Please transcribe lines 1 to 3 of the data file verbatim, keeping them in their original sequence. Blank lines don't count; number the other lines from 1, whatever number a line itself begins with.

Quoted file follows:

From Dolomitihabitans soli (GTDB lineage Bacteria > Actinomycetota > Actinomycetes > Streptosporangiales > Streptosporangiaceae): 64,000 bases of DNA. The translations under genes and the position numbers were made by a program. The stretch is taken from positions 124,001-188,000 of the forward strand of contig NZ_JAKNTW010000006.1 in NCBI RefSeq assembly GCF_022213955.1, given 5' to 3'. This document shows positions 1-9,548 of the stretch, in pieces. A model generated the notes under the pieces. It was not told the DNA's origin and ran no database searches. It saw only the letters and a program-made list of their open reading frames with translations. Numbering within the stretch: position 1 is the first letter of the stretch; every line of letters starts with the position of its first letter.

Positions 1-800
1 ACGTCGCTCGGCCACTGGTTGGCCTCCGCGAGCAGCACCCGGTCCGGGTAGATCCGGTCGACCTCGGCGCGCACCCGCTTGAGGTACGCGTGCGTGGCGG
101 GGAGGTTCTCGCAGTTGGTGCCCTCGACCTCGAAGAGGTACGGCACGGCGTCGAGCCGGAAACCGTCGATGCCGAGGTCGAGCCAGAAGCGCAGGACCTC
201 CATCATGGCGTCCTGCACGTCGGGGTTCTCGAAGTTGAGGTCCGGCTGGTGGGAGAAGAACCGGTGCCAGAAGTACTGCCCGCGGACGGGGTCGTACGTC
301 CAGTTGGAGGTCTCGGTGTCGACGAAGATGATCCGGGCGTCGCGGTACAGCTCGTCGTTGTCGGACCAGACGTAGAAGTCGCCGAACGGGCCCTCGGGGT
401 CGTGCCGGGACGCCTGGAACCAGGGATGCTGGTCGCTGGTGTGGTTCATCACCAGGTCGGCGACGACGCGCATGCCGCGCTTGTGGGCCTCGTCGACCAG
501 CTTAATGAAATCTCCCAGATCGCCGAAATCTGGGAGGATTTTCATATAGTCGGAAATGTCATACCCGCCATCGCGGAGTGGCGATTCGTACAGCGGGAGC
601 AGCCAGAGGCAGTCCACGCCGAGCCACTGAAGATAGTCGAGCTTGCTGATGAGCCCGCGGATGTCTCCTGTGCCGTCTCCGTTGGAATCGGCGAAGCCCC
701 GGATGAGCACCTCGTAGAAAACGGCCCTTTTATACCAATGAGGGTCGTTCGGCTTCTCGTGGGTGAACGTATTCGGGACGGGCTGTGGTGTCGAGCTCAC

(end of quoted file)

From Dolomitihabitans soli (GTDB lineage Bacteria > Actinomycetota > Actinomycetes > Streptosporangiales > Streptosporangiaceae): 64,000 bases of DNA. The translations under genes and the position numbers were made by a program. The stretch is taken from positions 124,001-188,000 of the forward strand of contig NZ_JAKNTW010000006.1 in NCBI RefSeq assembly GCF_022213955.1, given 5' to 3'. This document shows positions 1-9,548 of the stretch, in pieces. A model generated the notes under the pieces. It was not told the DNA's origin and ran no database searches. It saw only the letters and a program-made list of their open reading frames with translations. Numbering within the stretch: position 1 is the first letter of the stretch; every line of letters starts with the position of its first letter.

Positions 1-800
1 ACGTCGCTCGGCCACTGGTTGGCCTCCGCGAGCAGCACCCGGTCCGGGTAGATCCGGTCGACCTCGGCGCGCACCCGCTTGAGGTACGCGTGCGTGGCGG